06.20.19

Gemini version available ♊︎

Ignore the EPO’s Dumb Festival and Focus on the Abuses Against the Workforce and Its Quality of Work

Posted in Europe, Patents at 1:25 am by Dr. Roy Schestowitz

The EPO’s “look over there!” moment — as usual timed to take place a week or so before the Administrative Council reconvenes

Look over there!

Summary: Don’t lose sight of the appalling behaviour of the management of the EPO; the last thing it wants is press coverage about its gross abuses and corruption — an aspect it spent literally millions of euros to bury (gaming the news cycle)

THE European Patent Office (EPO) is about to start that stupid (and wasteful) “Inventor” festival. Managers past and present use this ceremony of theirs for political purposes (politicians are, as usual, attending after being invited). We’re mostly interested in seeing whether António Campinos and judge Battistelli (yes, he was made a judge in this competition) choose to give an award to European software patents (there are several contenders of this kind, but we’ve focused on one). How low can patent quality (or validity) go while still receiving a special prize?

As usual, this festival is timed to almost coincide with the meeting of the Administrative Council — something which we never regarded as a coincidence. Will that stupid festival impress the bands of lawyers and bureaucrats, who conveniently look the other way when patent quality or validity etc. (as determined by actual courts with technical expert witnesses) are discussed?

“As usual, this festival is timed to almost coincide with the meeting of the Administrative Council — something which we never regarded as a coincidence.”Over the past couple of days we saw no news about the social injustices at the EPO; SUEPO has said nothing and it only posted a link to an article about work atmosphere (not EPO-specific). Remember that none of these issues have been addressed and resolved, let alone discussed. Nothing at all is improving on that front and the same goes for patent quality. Quality of the workplace and the work alike suffer profoundly.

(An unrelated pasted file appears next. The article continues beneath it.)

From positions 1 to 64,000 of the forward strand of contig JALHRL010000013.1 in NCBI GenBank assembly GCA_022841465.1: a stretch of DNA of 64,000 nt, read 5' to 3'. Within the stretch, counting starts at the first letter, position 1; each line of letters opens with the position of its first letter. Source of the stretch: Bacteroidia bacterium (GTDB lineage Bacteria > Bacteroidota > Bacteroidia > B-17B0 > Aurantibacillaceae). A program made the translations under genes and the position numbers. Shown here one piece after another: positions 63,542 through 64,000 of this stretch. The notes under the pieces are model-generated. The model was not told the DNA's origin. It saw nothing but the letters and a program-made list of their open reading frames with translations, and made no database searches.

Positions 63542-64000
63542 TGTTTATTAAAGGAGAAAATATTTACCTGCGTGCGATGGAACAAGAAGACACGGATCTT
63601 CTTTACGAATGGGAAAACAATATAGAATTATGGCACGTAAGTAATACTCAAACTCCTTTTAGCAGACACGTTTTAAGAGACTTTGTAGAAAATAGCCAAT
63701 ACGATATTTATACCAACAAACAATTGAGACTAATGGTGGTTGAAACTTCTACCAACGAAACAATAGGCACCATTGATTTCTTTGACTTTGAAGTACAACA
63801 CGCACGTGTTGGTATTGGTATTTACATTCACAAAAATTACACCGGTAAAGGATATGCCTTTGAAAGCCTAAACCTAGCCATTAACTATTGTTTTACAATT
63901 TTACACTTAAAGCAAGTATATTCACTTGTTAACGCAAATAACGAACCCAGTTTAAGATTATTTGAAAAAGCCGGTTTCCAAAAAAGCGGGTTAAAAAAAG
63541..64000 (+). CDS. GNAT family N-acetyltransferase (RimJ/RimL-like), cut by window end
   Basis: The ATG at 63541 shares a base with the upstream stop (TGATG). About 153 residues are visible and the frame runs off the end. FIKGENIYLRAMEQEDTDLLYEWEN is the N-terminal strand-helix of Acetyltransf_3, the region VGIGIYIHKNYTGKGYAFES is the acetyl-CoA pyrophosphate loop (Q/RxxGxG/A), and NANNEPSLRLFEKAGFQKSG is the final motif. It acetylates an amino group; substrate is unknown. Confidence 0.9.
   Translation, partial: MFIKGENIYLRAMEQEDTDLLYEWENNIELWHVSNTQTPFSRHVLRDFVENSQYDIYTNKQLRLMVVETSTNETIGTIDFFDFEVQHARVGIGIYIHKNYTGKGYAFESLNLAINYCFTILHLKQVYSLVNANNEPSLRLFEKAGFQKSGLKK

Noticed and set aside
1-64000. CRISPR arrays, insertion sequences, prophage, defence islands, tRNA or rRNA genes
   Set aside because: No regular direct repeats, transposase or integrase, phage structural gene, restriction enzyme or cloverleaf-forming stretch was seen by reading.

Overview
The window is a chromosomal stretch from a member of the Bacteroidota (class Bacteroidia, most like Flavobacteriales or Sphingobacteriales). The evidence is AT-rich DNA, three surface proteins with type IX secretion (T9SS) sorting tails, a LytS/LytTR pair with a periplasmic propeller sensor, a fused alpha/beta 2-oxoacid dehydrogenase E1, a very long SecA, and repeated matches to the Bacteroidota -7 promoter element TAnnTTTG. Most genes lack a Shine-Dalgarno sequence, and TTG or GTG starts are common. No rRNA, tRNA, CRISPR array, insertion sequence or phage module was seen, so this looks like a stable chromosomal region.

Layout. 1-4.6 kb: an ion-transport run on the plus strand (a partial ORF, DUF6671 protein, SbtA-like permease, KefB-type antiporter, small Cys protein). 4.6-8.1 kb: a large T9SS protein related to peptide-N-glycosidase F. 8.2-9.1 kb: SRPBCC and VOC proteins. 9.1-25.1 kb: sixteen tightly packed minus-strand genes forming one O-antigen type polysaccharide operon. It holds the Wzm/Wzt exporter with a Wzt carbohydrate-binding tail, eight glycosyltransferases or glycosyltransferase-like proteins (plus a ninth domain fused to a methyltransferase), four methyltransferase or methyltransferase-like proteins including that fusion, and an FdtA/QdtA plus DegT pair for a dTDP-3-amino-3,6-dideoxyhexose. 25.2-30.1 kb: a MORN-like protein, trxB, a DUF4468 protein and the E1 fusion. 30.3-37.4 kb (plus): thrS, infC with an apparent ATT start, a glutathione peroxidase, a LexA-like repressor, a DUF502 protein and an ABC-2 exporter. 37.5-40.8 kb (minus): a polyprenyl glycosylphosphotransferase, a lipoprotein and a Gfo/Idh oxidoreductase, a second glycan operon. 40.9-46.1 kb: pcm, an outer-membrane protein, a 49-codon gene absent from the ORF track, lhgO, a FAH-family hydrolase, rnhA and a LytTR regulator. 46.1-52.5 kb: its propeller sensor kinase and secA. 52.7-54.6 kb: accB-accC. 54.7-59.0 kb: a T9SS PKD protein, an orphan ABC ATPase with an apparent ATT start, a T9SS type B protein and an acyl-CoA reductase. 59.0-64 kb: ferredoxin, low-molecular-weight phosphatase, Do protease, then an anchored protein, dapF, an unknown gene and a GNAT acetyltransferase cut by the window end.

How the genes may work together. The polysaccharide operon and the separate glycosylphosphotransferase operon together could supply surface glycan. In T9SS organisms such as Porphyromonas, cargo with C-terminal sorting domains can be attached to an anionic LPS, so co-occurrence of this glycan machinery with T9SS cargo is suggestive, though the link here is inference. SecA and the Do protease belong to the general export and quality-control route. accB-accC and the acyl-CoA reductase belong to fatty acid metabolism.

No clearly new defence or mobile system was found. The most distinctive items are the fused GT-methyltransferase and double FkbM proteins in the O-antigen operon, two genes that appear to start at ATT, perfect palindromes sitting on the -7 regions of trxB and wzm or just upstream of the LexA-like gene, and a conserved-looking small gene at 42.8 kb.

This post takes stock of the latest writings that pertain to patent quality or scope.

Earlier this week Isobel Finnie and Joanna Rowley (Haseltine Lake LLP) wrote about patents covering life and nature even though humans did not invent these; this is thievery, enabled by patent offices which only care about granting more and more patents. Rowley and Finnie have provided some background and an explanation of where things stand:

This amendment came as a surprise to many in the field because it created a conflict between Rule 28(2) EPC and Article 53(b) EPC as interpreted by Broccoli/ Tomatoes II. Soon enough a case came before the Boards of Appeal (T 1063/18) in which a patent application had been refused by an Examining Division for the sole reason that the invention was deemed to be a plant product exclusively obtained by essentially biological processes. In brief, the invention related to a “cultivated blocky fruit type pepper plant” and the only method described in the application for obtaining the pepper plant was an essentially biological process, namely crossing two previously known peppers followed by selfing and conventional pedigree selection to create stable fixed inbred lines. The Board in T 1063/18 held that the Articles of the EPC as interpreted by the Enlarged Board of Appeal must prevail over the Rules (in accordance with Article 164(2) EPC) and hence, Rule 28(2) EPC must be considered void. The Board of Appeal considered the law on this issue to be clear and hence a referral to the Enlarged Board of Appeal was not justified.

[...]